On a rainy night, I'm heading into the middle of November. I must have exclaimed "What? November already?" It's not hard to realise that the year 2010 is coming to an end, because firstly my exams is in a couple of days' time. Secondly, I can feel Christmas right up at my doorstep from all that X'mas stuff I see printed on shopping malls catalogue. Yet another year and this chapter will round up a fruitful year. Of course, December is when travel agencies are jammed packed with eager tourists wanting to get their packages sorted out. Travel! Nope certainly not me at the moment, but I smile at the thought of knowing people around me going for a holiday. I'm happy, because the people around me are happy.
Earlier last year, I left my email on Brightsparks (scholarship) forum after helping a one or two enthusiastic students who wants to know more about studying veterinary science. Ever since then, I've had another four to five students adding to my email inbox. Yes it is a long and dreary process to even prepare for application, and the next thing that appears in your face is another six to a twelve months' worth of wait (for application results). So many, or rather all of them have the same questions in mind. I could even recite them now almost immediately.
what are the academic requirements?
how long is the course?
why did you choose murdoch?
how much are you paying for school fees?
do you work part-time?
are you on any scholarship?
is clinical experience enough to apply?
is the course tough?
how's your accommodation, is it near/on campus?
which agencies would you recommend?
what do you all study in the first few years?
The exact questions I had in mind when I started off wanting to know more. I counted myself lucky because these questions came up before I even started O levels. I had time to do research, I had time to prepare for my application, I had time to get myself as much exposure as possible. In fact, I had at least 3 years and of course knowing to clear the A levels was my next target; and with near perfect score.
I didn't have a mentor to inquire about my queries then, I could remember vividly the personnel I spoke to. First and most importantly I got to know Ferdinand (my agent), whom I met on three separate occasions at tertiary education fairs. Secondly I met the representative from Murdoch which by then I already submitted my folder of application details, short of my personal statement. In the midst I've spoken to representatives from Uni. of Queensland, Sydney, and even Glasgow Uni. from the UK. Till today, I still believed they are the ones who strengthened my belief to excel in my crucial examination.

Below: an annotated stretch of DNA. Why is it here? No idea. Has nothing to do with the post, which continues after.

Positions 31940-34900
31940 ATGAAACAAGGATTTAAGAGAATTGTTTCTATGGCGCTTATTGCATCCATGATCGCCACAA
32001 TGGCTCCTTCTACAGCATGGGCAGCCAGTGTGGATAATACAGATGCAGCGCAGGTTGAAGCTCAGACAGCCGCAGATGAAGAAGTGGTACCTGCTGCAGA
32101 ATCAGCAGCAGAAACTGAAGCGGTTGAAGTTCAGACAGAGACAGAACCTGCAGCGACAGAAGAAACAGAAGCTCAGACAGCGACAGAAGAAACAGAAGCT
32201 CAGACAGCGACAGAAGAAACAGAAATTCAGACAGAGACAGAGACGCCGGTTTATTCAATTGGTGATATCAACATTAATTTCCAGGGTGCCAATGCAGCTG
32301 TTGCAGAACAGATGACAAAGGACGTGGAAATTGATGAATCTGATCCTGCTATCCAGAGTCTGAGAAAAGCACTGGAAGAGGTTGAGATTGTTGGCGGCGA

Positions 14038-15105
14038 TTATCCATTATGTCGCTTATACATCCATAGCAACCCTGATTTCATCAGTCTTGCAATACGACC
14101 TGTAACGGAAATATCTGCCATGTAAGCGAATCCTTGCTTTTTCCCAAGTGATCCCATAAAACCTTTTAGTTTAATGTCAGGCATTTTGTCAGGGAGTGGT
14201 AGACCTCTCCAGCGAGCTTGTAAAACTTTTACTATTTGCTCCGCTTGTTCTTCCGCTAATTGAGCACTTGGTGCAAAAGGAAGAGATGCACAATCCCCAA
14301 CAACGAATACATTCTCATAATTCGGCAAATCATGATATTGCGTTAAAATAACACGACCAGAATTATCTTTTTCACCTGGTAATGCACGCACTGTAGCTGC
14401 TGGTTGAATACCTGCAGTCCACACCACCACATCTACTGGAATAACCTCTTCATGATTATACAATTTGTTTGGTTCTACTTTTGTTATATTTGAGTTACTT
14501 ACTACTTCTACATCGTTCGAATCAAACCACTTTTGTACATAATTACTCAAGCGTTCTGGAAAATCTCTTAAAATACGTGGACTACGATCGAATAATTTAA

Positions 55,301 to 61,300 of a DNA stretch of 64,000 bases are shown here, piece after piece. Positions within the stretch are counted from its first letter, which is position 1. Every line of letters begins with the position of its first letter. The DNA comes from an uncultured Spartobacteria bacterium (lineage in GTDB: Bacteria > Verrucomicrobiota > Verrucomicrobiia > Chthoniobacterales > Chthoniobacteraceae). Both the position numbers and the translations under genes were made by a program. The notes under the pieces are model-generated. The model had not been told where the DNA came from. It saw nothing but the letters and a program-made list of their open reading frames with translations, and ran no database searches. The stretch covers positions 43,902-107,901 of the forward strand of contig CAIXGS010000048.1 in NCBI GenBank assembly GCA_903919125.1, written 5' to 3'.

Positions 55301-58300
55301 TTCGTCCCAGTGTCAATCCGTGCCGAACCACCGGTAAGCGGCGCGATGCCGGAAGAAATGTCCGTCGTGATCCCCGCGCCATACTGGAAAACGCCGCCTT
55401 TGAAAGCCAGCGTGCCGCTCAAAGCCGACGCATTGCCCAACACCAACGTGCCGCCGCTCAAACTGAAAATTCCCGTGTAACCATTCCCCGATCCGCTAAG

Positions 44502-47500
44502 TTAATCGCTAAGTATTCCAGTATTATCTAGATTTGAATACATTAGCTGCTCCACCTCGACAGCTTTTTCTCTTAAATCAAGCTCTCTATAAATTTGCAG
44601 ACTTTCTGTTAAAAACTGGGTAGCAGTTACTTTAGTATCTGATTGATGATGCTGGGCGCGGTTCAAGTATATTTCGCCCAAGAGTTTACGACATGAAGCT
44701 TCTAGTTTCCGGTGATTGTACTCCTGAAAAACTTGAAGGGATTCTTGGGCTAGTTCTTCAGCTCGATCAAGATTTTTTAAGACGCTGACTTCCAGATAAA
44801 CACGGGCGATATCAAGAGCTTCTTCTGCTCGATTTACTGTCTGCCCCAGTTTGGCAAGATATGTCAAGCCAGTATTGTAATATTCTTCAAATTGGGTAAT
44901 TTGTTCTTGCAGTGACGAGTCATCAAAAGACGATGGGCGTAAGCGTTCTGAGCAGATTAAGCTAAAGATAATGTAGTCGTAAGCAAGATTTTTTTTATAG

Thinking back, I was in the exact situation then. I could almost feel their desire, that feeling of wanting something so much, that you could go all out and sacrifice for it. It is my pleasure to be able to lend a helping hand to the lost souls. I don't lose anything by giving, in fact I gain future working colleagues if they get through this round.
Despite already spending close to two years pondering over my future, my direction seemed to go off track sometimes. So many vets I've came across had their course of direction altered and for some changed totally in their bid to want to make a difference. Opportunities come and go along the way, and those opportunities lost me there somehow. To a certain extent, I look forward to graduation but for most part, I believed my career has already started. I may still be nothing compared to many in the profession, but who doesn't start a book by reading the first chapter?
"The butterfly counts not months but moments, and has time enough."
As cliché as I may go, it's the journey that creates the memories and it's too the journey that we make a difference to ourselves & the ones around us. The 'destination' that we all have on our minds, to me, is like a pit-stop reminding us of our achievements. And the journey continues. I can't emphasize enough how beautiful it is.
As a student, we always have people around us getting fidgety over tests results. The mid-term examinations, that practical test, that 2 marks which the lecturer fail to award for your lengthy paragraph of words. Of course, examinations are important, minor 'destinations' for many, but at the end of the day when the semester has passed, what do we actually remember? The 2 marks? The 1 mark short of a Distinction grade? No we don't. All that is edged in our memories are what we've given to others through our time, and how we've made a difference in someone else's life, the friendship that has its roots grew deeper.
All that I'm trying to say (as a personal post of mine) is, don't let the destination distract you from the moment that's right in front of you.
Good luck to all having final exams!